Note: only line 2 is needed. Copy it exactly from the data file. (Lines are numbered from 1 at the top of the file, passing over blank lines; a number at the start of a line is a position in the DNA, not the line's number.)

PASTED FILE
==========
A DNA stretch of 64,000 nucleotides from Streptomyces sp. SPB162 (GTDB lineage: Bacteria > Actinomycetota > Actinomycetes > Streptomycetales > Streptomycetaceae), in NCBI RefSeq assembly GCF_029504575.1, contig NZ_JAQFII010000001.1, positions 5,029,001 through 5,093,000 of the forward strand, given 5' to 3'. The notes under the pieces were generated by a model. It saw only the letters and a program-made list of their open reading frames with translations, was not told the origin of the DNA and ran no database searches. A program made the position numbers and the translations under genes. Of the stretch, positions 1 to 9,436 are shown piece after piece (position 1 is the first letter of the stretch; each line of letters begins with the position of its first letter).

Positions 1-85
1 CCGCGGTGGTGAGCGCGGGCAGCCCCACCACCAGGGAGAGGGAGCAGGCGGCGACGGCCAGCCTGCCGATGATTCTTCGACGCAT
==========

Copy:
Positions 1-85